What is the Mercedes-Benz CL-class?
The CL-class is effectively a two-door version of the S-class saloon with a coupe roofline. For decades the S-class has been a shining example of the very best in automotive technology, and it’s been hard to find a better mix of refinement, efficiency, performance, safety, comfort and durability anywhere else. But stylishness has never really been an S-class strength, and that’s (probably) why the CL coupe was created. If you want the highly accomplished S-class with a prettier, more rakish body, then look no further.
Launched in 2007, the W221-series Mercedes-Benz CL-class didn’t look as graceful as its W220 forebear, but its pumped-up wheelarches and more aggressive nose certainly gave it more personality and presence. Like its predecessor, the new CL was generously proportioned for a coupé, allowing it to be a proper four-seater with no real cabin-space limitations – unlike the majority of coupes.
The S-class is available with diesel power, but the CL is not; owners, it seems, value power, performance and comfort above fuel economy, and to be fair, they can probably afford to. Besides, the CL can be surprisingly frugal. What may cause palpitations, though, is the savage depreciation that afflicts it. According to Glass’s Guide, the motor-trade used-car value “bible”, these cars shed half of their value in the first year alone – that’s an eye-watering £45,000-odd lost on a CL 500, and even more on a CL 600. There must surely be better ways to lose money.
Although this depreciation slows after year one, the CL-class still continues to lose thousands of pounds of worth a year, and this helps put concerns about the car’s fuel consumption into sharp perspective. Besides, the CL’s driver has far too much fun taking on impractical supercars to worry about such trivial matters as fuel bills.
Yes, you heard right, for despite its understated appearance the CL is a seriously quick car. You just need to be clear about how quick you want it to be, as different levels of performance are available, namely “more than enough”, “too much”, and “really stupid”. The entry-level (never has this term been less apt) CL 500, launched in 2007, packs a 388bhp punch, while the CL 600’s twin-turbo V12 has 517bhp on tap, and the barking-mad CL 63 AMG is powered by a 525bhp, 6.2-litre V8.
We can only imagine that drivers of AMG-fettled CLs complained en masse about a lack of poke, because in summer 2010 a new CL 63 was revealed with a 571bhp, twin-turbo V8 engine, at about the same time that a 630bhp CL 65 AMG was introduced and the CL 500 was given a 435bhp V8. Despite large dollops of extra power, these 2010-on CLs are much more frugal than their predecessors, and Mercedes managed to shoehorn even more equipment into them, and to make them safer.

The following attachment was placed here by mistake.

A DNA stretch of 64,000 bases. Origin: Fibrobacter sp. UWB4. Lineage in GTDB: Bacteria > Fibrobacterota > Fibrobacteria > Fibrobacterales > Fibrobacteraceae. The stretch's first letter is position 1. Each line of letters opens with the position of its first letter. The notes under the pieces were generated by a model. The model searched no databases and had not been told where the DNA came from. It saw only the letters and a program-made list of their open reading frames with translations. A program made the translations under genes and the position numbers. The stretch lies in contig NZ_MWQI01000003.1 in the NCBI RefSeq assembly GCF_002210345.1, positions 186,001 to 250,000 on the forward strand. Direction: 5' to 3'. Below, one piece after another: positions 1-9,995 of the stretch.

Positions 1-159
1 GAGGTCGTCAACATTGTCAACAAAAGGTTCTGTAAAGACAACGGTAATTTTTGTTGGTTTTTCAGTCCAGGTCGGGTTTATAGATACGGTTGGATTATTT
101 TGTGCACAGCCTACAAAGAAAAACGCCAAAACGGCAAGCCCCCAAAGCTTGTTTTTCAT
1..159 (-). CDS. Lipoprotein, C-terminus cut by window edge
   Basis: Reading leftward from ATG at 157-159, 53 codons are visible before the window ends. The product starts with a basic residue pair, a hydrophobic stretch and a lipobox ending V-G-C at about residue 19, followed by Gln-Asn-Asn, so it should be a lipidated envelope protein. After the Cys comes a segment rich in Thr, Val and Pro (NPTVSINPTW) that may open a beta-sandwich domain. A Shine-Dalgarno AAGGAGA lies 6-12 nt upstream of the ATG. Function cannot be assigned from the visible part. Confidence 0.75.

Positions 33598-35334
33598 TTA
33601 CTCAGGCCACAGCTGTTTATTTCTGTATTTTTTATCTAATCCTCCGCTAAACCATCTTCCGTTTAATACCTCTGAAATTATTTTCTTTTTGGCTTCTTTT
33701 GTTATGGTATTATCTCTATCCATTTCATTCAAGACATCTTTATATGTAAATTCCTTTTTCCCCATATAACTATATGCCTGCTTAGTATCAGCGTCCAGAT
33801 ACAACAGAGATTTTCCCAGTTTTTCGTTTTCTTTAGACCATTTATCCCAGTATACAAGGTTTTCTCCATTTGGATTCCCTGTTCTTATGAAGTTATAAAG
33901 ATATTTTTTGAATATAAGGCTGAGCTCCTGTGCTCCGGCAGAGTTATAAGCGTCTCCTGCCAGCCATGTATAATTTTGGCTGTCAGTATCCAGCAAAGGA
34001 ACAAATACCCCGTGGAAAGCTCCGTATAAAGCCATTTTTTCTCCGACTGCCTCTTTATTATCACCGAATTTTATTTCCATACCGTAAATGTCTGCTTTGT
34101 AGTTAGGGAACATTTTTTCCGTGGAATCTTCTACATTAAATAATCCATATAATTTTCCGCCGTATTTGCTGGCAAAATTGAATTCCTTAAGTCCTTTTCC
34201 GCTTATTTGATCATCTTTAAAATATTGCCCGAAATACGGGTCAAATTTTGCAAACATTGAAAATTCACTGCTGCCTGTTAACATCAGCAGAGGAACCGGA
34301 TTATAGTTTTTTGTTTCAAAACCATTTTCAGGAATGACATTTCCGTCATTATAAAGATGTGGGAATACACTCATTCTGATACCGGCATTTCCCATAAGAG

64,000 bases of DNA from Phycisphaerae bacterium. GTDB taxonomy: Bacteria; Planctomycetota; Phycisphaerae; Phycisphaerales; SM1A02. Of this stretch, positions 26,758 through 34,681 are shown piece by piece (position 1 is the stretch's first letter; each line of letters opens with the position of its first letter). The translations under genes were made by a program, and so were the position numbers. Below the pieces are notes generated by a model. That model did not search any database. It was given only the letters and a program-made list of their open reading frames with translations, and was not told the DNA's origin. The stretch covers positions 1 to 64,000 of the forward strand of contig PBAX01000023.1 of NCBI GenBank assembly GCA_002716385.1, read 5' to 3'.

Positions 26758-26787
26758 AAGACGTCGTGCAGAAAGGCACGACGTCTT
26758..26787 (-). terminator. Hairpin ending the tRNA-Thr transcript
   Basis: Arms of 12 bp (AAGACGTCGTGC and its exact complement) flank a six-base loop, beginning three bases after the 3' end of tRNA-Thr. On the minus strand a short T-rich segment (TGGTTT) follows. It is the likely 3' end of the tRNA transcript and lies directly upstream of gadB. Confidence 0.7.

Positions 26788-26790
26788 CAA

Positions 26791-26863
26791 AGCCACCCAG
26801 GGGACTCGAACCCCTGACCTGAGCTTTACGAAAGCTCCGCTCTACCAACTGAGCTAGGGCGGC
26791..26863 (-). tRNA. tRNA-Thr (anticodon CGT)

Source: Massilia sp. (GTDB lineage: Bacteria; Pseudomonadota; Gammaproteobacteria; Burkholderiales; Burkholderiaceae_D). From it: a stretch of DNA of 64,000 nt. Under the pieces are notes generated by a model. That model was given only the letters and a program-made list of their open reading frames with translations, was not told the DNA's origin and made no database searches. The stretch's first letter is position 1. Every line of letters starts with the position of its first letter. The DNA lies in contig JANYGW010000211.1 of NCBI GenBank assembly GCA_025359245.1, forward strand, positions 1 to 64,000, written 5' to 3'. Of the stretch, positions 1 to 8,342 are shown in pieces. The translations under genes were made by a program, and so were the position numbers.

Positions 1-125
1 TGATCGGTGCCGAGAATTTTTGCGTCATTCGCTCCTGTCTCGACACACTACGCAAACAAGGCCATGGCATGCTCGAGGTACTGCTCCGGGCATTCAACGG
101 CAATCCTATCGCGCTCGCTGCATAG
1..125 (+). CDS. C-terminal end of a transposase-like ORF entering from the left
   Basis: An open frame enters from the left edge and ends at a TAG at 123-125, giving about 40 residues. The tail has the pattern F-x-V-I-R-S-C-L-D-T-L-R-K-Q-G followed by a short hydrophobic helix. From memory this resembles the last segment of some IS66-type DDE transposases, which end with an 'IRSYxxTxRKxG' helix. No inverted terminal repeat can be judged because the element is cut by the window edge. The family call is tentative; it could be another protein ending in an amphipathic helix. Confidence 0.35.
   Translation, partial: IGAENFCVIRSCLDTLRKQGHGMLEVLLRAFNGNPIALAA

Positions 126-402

Because of its place in the Mercedes pecking order, any CL derivative is worth buying, and the later CL 500 is obscenely quick with its 4.9-second 0-60mph capability, while real-world fuel economy can be up to 28mpg on a run (the official figure is just short of 30mpg). There’s ample space for four adults aboard, high-speed progress is accomplished in near-silence, and every creature comfort and safety device you could want is present. Despite which, it’s still possible to spend crazy amounts of cash on extra bits and pieces, and that’s why we suggest seeking out a “specced-up” CL 500 for your cash, and leaving the AMG versions alone. If you’re a committed power junkie, though, we won’t stand in your way, of course. Never has so much power been so discreetly packaged.
The CLS cabin is beautiful, and although it isn’t hand-upholstered, it somehow captures the feel of old prestige motor cars of yore, and of pampered exclusivity, and it’s this that most sets this car apart from most other luxury barges.
You will see E-class Mercs much more often than examples of the CLS, which is great news if you’re a potential buyer. And as CLS prices are markedly greater than those of comparable E-class models, you do expect more for your money. With its slightly more intimate cabin ambience than the E-class’s, the CLS experience is a special one.
Standard equipment levels are quite generous, even by the usual standards of the marque, and thanks to the use of high-quality trim materials, hide seats and a flowingly shaped dashboard, you feel like you’re a cut above when you’re at the helm.
What to look out for
You could be forgiven for assuming absolute reliability is a given with this class of car, but that isn’t necessarily so, as there have been too many accounts of the electrics playing up, the car’s key going out of sync with the “keyless go” function, and issues crop-up with Merc’s COMAND telematics and multimedia system, whose screen, software and GPS system are sometimes known to throw a wobbly. Also, the door mirrors house the LED-type indicators, which often fail and are awkward to replace, so check they’re all working. Finally, all models have automatic transmission, and it isn’t as robust as you might expect, so check for jerky gearshifts and listen out for odd rumbling or whining noises.
Although this generation of S-class has been the subject of half a dozen recalls, the CL has only had three, relating to potential electrical glitches that mainly affect lights, wipers and certain cabin functions, potential brake-fluid leakage (though only up to 2008), and fuel leakage on some models built in 2013.
The one to buy
Mercedes-Benz CL 500
- 4663cc, V8
- 435bhp @ 5250rpm
- 516 lb ft @ 1800-3500rpm
- 7-speed automatic
- 0-62mph in 4.9sec
- Top Speed:
- 29.4mpg combined
- Road Tax Band:
- L 5065mm W 1871mm H 1418mm